Currently, classifying a worker as a self-employed consultant or contractor takes a worker out of employment regulation altogether. If a company sources workers through a labour hire company they are able to legally put that worker at arm’s length and can avoid paying entitlements under awards or enterprise agreements that might apply if that person was directly employed.

We need to recast our laws so that every worker, regardless of how they are employed has access to a suite of minimum entitlements and rights.  The argument against this often includes that casual workers would prefer casual loadings rather than access to entitlements. In reality this view is overstated, with more than 50% of casual workers saying they would prefer ongoing arrangements.

We should also talk about creating a portable leave bank so that workers could maintain accruals for leave in an account that would travel with them from employer to employer. Such a scheme already exists in the building and construction industry in Australia and could be extended into other industries.

And we also need to talk about developing a program and resources to educate people about workplace rights at their entry point to the labour market. People need to know their rights when they first start working and we need outreach programs for vulnerable groups of workers such as seasonal migrant, refugee and workers on 457 and student visas.

It’s time for Australia to seriously talk about the consequences of so many of us being employed through insecure arrangements and what can be done to improve the working lives of those who are in insecure work.

A more detailed discussion of the issues raised in this article is available in the new publication Pushing Our Luck: Ideas for Australian Progress from the Centre for Policy Development.


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Working Life is a forum to share ideas and opinions about work and life, both light-hearted and serious. The opinions presented on Working Life are those of the author, and do not necessarily represent policies or views of the ACTU.

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Comments

  1. Gerard O'Neill
    Friday, 1 November, 2013 at 6:55 am · Reply

    The Sydney Olympics was coming up and suddenly there was a glut of work, but you had to travel for it. I had been working as a casual for four years at that time and it was not through choice. There was no permanent work offered to me. As a casual on the Olympic site, I knew I had work through to the Opening at least. Except Christmas.
    When that holiday approached and the permanent employees of the company I and several others were contracted to, were informed of the Christmas bonus for making sure the work was to a standard and on schedule, we casuals were laid off. This meant the Christmas bonus went to the core permanent crew alone and we became unemployed for the Christmas break. I went to the boss and asked if we were to be re-employed in the new year and explained that if he would not confirm that we would be called back, I would have to find work DURING Christmas to ensure I continued to afford staying alive. He refused to say. The result was that the Olympic permanent crews had a great Christmas and ninety percent of workers on that site had a less enjoyable Christmas. I worked through that Christmas on another job because I had no idea if I was to be working through January.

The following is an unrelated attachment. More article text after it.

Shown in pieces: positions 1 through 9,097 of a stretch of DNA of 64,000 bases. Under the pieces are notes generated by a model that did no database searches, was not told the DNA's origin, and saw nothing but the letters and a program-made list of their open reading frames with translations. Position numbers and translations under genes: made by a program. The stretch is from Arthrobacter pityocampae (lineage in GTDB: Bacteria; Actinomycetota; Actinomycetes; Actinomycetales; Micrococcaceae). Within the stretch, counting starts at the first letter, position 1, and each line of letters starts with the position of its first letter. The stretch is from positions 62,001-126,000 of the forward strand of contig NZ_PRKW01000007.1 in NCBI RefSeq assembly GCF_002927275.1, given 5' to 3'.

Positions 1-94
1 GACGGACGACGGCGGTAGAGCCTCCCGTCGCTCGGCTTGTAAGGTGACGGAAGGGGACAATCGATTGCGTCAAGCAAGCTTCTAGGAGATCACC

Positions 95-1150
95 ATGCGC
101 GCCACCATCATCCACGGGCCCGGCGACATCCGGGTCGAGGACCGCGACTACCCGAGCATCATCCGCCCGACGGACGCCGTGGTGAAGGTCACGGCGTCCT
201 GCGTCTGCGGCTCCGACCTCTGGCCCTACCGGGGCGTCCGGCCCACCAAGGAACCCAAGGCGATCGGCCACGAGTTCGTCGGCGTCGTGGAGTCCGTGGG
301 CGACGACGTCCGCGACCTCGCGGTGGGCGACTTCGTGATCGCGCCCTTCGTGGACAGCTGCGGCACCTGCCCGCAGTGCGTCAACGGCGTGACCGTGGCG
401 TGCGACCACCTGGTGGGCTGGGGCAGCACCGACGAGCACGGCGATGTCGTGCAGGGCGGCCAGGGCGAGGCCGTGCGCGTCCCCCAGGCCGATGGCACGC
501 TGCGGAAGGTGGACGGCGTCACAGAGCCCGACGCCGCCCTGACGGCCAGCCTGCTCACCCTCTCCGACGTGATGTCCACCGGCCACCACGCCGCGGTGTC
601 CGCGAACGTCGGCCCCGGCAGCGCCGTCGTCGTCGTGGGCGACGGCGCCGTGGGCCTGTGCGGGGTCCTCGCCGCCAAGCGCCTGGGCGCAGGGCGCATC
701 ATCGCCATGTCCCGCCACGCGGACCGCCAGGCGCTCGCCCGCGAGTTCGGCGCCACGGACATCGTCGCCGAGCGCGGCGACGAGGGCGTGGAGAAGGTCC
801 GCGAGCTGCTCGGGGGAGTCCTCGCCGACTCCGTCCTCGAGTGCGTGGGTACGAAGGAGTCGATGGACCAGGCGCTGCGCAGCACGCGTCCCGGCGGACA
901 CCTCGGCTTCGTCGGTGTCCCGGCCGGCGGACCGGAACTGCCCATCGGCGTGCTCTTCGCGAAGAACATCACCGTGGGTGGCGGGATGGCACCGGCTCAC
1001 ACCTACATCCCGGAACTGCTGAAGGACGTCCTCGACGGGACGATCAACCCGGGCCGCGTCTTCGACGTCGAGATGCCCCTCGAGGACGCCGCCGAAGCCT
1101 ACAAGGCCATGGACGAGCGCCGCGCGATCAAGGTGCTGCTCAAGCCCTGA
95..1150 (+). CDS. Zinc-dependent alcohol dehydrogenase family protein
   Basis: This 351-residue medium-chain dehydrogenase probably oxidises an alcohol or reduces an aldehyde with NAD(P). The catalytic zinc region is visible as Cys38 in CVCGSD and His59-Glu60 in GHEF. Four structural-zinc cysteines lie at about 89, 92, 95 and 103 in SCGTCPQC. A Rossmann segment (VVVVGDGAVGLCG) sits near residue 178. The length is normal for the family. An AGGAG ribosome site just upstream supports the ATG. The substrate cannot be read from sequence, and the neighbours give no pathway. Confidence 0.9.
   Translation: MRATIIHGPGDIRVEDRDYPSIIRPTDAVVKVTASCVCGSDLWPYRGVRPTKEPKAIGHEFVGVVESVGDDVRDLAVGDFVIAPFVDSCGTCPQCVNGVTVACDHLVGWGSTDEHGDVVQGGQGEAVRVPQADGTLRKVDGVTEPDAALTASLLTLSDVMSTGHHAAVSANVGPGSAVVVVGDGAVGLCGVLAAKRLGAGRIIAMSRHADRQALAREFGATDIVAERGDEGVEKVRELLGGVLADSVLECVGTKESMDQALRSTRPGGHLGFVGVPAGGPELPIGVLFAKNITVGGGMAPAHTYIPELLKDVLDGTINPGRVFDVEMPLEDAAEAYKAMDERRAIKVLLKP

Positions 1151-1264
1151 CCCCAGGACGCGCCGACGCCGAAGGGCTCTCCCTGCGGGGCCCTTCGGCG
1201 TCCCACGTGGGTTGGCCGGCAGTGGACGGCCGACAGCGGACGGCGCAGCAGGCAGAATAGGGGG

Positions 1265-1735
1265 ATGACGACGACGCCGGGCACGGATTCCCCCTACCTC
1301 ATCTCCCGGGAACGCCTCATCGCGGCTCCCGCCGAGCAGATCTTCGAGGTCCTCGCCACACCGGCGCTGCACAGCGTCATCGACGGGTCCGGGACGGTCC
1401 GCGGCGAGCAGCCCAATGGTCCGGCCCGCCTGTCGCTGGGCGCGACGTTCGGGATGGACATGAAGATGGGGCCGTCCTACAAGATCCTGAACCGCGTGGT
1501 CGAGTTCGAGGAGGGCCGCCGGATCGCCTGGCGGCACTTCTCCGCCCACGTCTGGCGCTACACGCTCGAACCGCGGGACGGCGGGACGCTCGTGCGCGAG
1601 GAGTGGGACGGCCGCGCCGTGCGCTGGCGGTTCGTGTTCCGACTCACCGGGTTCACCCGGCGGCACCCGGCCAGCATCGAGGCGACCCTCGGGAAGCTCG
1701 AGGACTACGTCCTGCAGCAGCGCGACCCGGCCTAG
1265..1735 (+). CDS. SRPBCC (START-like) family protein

I had the opportunity to tell that boss off eleven days later when I was called back to the site. I walked into the main office where he was and thanked him in a loud voice for the Christmas I never had. I was not rude, just Scottish.

    Another incident that happened at that same site pertaining to this subject of being treated equally, it was the picnic day. We casuals, on our crew (Different company) were not paid for that day. Casuals that I spoke to from other companies in the area where I was working had received pay for the day as the site had been locked down for the day, so I contacted the site Union rep. on my mobile phone, who called me a fu#*^ scab and that I didn’t deserve to be on the site. I contacted the Parramatta office of the union and I was told by the girl that I would be contacted, never was. I contacted the Sydney office and was given the same run-around. I wrote an email to the union telling them of how poorly I’d been treated and that no more payments would be received until someone actually got of their fat arses and spoke to me. This email was repeated each time I received a notice of overdue payment until the day I received a notice of legal action if my overdue payments were not paid. I sent all the previous emails in one hit with the note “see you in court!” The following day I had a visit on site from the head of the Union apologising. We came to an agreement and I returned to the fold, but this is a lesson I think, for all of us. The enemy is all around us and within. If we are to stand together, it must be TOGETHER without prejudice. Finally, just to think casuals get it real easy. The Christmas of the mass bushfires? I was supposed to be working on Boxing day but rang my boss and said these words, “I can’t make it tomorrow because of the fires. I live in a wooden house and there are embers landing in my garden. I can see the flames licking the top of the escarpment, my daughter is trapped with her grandparents in Wilton and my sister in law is trapped on a highway in the Blue mountains. I need to be here.” I was sacked.

  2. Wilma Hills
    Saturday, 2 November, 2013 at 8:19 am · Reply